Attention shifts to Wake schools student assignment, budget
Posted November 9, 2011
Raleigh, N.C. — The victor of a closely watched runoff for the Wake County Board of Education called Wednesday for board members to put the election behind them and to pull together, so they can make small changes to a new student assignment policy and prepare to deal with a looming budget shortfall.
Kevin Hill, the incumbent for the school board's District 3 seat, defeated his Republican-backed opponent, Heather Losurdo, Tuesday. Democrats will have a majority on the school board once he and four other Democratic-backed candidates elected in October take office in December.
"I don't know that I want to talk about working with Republicans versus Democrats," Hill said. "We need to talk about coming together as a school board and not talk about party, but talk about what nine of us can do for all our kids in Wake County."
The central issue of the campaign was the work of the current Republican-majority school board to overturn the student assignment policy of busing students for diversity in favor of a policy that gives parents more input in where their children go to school.
Hill said Tuesday night that although he voted against the assignment plan, he has no intention of returning to the district's old way of assigning students.
He said he likes the new plan and thinks it can work with some tweaks. He wants to ensure classroom seats in high-performing schools are reserved for low-performing students.
The new assignment plan will soon go into operation, when the selection process for magnet schools starts on Dec. 5, Superintendent Tony Tata said.
"I'm very confident in the plan. It's a good plan," Tata said. "We are moving quite rapidly, as we need to, so that parents understand what their choices are."
John Tedesco, the school board's vice chairman, said Tuesday night that he will keep an open mind about the new board, but he will fight hard against any attempts to undo accomplishments from the past two years.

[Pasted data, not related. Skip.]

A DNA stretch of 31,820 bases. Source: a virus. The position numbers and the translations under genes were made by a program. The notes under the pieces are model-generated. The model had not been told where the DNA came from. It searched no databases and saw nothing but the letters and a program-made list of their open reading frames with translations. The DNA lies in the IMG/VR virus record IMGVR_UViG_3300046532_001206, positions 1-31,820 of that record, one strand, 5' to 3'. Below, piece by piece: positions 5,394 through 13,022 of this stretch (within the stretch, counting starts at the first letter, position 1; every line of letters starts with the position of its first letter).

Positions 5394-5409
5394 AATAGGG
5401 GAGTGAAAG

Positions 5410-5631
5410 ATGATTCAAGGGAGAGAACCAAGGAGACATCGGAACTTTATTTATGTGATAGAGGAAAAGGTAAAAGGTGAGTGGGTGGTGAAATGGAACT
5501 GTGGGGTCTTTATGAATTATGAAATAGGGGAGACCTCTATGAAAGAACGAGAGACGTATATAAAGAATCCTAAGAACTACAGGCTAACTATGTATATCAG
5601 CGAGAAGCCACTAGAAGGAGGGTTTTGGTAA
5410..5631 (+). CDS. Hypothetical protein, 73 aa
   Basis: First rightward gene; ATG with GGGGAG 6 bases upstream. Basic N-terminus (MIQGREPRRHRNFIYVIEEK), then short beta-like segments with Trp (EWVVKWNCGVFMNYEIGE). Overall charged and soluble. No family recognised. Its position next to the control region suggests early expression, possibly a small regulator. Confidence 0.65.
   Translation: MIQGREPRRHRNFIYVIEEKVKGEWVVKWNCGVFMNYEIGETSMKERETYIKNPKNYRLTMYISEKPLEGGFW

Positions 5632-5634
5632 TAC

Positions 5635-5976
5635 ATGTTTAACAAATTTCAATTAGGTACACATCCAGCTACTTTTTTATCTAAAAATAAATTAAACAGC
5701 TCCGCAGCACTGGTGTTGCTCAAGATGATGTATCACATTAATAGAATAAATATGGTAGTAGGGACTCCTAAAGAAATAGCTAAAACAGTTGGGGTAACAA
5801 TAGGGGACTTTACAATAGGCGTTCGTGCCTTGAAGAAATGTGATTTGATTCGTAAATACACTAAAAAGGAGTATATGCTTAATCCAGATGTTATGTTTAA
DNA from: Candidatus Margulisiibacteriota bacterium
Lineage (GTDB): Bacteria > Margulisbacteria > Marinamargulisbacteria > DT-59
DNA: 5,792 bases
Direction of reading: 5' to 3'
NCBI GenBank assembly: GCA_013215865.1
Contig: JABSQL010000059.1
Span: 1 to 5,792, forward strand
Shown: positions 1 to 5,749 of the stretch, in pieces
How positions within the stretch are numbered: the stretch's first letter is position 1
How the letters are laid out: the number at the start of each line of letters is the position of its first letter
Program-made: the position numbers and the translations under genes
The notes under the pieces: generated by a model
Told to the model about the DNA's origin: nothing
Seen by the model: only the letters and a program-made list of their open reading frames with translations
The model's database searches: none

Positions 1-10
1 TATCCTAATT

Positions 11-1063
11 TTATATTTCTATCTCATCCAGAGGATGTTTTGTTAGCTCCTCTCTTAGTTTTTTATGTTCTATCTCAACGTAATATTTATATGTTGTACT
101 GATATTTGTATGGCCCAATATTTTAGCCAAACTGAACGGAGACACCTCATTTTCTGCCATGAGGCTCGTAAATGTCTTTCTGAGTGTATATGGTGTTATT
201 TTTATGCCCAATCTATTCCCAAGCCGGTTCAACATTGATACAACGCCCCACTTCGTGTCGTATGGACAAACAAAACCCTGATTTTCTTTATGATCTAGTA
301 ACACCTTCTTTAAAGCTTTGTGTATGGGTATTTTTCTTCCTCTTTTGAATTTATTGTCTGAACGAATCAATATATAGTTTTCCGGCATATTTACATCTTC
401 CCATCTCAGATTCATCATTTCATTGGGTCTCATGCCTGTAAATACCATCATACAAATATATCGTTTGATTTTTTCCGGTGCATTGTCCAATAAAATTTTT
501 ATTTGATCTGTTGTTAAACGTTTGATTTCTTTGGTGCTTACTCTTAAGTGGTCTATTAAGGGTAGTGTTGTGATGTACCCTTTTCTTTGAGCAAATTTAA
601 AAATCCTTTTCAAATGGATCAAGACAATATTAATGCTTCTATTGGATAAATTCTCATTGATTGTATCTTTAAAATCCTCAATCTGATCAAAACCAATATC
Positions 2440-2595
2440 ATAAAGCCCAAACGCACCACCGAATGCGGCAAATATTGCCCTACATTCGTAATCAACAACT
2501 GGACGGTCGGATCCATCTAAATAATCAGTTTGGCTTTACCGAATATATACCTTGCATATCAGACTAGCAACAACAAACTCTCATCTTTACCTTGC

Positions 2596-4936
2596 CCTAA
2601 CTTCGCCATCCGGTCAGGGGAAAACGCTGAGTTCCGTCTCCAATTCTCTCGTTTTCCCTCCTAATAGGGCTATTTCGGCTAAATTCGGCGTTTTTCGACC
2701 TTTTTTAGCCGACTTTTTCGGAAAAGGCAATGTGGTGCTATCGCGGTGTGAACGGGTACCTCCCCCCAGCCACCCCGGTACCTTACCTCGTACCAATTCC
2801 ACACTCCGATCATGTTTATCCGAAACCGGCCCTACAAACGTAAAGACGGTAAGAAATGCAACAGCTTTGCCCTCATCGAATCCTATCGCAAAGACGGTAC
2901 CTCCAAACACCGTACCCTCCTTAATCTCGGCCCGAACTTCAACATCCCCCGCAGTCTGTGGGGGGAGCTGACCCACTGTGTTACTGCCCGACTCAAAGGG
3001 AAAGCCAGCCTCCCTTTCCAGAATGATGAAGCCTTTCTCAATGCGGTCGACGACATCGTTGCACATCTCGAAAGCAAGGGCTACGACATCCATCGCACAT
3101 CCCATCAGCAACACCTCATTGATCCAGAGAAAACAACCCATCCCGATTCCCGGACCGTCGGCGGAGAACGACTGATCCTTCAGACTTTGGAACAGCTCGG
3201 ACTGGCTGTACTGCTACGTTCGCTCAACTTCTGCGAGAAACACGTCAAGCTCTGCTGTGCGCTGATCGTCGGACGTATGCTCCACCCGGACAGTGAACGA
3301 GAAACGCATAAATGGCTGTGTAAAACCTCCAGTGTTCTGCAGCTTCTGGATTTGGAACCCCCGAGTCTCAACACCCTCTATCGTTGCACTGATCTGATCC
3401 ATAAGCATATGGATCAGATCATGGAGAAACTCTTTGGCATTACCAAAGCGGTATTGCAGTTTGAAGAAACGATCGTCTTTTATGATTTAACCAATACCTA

"We'll have to see what their agenda is," he said of the new board members. "If they are willing to support Tata, and if they're willing to leave the new assignment plan that we've put in place alone and work to move forward on other issues of student achievement, then I am willing to work with them on that."
Tata, a retired Army general, said his three decades in the military have accustomed him to deal with "changes in command."
"The one constant is that you just remain focused on the mission and everything will be OK. And our mission is to improve student achievement and take care of parents," he said.
After the immediate concerns about student assignment, Hill said, the school district needs to focus on the budget.
"Budget's (the) No. 1 (issue) really," Hill said. "I think the budget is going to be crucial in the coming year or two in terms of having money to provide good programs for our children."
Tata said the district faces a "$28 million funding cliff" for the 2012-13 budget when funds from a federal stimulus program, EduJobs, dry up. Hill said that shortfall is a major concern.
"The last few years, we've been cutting pretty tight to the bone as it is, so I do think that's the top issue that we have to worry about," Hill said.
Tata said he's been meeting with his business manager and budget team and plans to propose a budget dealing with the shortfall in March.
"We're finding ways to mitigate that and to get to where we need to be next year with a good budget submission," he said.